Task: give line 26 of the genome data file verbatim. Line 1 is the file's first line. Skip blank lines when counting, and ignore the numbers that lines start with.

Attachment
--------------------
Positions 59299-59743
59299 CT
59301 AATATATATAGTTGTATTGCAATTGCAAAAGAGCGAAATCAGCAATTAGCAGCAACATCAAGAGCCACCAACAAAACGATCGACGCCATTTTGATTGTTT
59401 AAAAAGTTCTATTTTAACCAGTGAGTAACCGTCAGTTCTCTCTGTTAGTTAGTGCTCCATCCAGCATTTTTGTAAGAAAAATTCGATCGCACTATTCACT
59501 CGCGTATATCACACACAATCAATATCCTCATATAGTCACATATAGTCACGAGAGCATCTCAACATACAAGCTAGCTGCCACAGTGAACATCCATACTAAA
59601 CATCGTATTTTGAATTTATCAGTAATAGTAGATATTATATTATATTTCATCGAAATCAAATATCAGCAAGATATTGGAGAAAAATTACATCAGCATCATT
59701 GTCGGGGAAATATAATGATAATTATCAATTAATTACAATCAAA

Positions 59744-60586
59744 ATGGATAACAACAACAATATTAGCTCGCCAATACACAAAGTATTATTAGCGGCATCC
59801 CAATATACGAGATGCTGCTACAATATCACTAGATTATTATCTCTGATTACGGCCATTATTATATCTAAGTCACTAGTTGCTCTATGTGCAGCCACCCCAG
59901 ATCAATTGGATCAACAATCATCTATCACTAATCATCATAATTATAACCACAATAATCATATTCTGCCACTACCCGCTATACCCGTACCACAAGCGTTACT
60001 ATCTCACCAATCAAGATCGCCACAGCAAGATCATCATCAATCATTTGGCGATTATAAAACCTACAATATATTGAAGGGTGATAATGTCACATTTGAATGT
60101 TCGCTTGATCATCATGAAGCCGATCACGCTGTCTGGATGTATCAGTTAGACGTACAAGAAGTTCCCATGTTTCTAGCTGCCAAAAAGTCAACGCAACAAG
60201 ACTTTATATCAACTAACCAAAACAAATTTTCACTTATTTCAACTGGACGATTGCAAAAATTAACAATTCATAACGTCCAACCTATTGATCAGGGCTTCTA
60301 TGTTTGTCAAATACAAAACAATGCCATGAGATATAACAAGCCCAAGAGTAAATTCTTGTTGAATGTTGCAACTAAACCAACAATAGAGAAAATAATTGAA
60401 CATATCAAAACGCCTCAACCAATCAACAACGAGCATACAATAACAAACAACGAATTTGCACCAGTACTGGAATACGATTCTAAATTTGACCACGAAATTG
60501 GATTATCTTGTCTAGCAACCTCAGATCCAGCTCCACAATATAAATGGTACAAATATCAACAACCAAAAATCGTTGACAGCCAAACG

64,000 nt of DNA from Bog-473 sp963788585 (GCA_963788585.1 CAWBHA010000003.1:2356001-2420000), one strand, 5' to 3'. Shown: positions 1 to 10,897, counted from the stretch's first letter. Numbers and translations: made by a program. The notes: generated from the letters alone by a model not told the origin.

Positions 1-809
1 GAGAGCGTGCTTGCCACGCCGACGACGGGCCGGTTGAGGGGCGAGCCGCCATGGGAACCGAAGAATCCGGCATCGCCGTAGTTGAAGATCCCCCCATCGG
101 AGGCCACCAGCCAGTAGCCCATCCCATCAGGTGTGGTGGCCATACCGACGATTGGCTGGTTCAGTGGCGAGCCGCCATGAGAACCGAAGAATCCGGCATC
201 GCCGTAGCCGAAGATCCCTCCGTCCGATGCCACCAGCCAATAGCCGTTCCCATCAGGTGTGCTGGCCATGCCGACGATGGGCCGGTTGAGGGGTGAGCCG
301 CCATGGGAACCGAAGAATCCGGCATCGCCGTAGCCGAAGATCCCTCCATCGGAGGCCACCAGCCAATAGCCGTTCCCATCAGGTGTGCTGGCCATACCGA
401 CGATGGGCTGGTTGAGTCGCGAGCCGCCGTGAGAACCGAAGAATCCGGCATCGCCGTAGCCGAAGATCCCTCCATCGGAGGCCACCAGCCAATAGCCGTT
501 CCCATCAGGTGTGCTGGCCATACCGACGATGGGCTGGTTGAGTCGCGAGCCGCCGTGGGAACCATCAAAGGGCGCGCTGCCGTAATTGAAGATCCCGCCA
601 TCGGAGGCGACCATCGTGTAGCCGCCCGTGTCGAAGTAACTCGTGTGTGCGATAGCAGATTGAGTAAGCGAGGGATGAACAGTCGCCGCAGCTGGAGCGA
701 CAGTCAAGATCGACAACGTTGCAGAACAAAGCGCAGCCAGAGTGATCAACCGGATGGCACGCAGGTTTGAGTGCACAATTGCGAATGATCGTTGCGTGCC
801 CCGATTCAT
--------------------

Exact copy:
601 TCGGAGGCGACCATCGTGTAGCCGCCCGTGTCGAAGTAACTCGTGTGTGCGATAGCAGATTGAGTAAGCGAGGGATGAACAGTCGCCGCAGCTGGAGCGA